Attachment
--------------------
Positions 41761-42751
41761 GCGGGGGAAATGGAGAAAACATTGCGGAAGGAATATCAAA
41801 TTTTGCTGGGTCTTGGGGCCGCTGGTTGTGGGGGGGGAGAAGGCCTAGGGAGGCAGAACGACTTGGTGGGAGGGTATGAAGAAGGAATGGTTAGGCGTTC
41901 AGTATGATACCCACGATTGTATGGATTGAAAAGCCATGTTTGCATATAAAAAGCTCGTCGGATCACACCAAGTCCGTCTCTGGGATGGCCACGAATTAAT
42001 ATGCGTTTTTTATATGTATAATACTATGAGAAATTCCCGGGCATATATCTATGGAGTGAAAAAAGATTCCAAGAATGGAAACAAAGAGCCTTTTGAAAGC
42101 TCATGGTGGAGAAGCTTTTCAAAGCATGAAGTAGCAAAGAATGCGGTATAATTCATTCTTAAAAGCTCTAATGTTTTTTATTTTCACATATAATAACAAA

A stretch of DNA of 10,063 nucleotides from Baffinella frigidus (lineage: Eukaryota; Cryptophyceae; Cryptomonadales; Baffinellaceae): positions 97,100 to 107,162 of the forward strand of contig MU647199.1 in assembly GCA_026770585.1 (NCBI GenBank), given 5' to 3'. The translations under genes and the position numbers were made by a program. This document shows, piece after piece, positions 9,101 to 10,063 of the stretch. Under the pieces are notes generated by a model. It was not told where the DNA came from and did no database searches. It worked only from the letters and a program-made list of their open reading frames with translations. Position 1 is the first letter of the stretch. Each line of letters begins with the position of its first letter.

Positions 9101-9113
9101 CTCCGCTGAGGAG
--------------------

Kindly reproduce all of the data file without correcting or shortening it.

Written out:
Positions 41761-42751
41761 GCGGGGGAAATGGAGAAAACATTGCGGAAGGAATATCAAA
41801 TTTTGCTGGGTCTTGGGGCCGCTGGTTGTGGGGGGGGAGAAGGCCTAGGGAGGCAGAACGACTTGGTGGGAGGGTATGAAGAAGGAATGGTTAGGCGTTC
41901 AGTATGATACCCACGATTGTATGGATTGAAAAGCCATGTTTGCATATAAAAAGCTCGTCGGATCACACCAAGTCCGTCTCTGGGATGGCCACGAATTAAT
42001 ATGCGTTTTTTATATGTATAATACTATGAGAAATTCCCGGGCATATATCTATGGAGTGAAAAAAGATTCCAAGAATGGAAACAAAGAGCCTTTTGAAAGC
42101 TCATGGTGGAGAAGCTTTTCAAAGCATGAAGTAGCAAAGAATGCGGTATAATTCATTCTTAAAAGCTCTAATGTTTTTTATTTTCACATATAATAACAAA

A stretch of DNA of 10,063 nucleotides from Baffinella frigidus (lineage: Eukaryota; Cryptophyceae; Cryptomonadales; Baffinellaceae): positions 97,100 to 107,162 of the forward strand of contig MU647199.1 in assembly GCA_026770585.1 (NCBI GenBank), given 5' to 3'. The translations under genes and the position numbers were made by a program. This document shows, piece after piece, positions 9,101 to 10,063 of the stretch. Under the pieces are notes generated by a model. It was not told where the DNA came from and did no database searches. It worked only from the letters and a program-made list of their open reading frames with translations. Position 1 is the first letter of the stretch. Each line of letters begins with the position of its first letter.

Positions 9101-9113
9101 CTCCGCTGAGGAG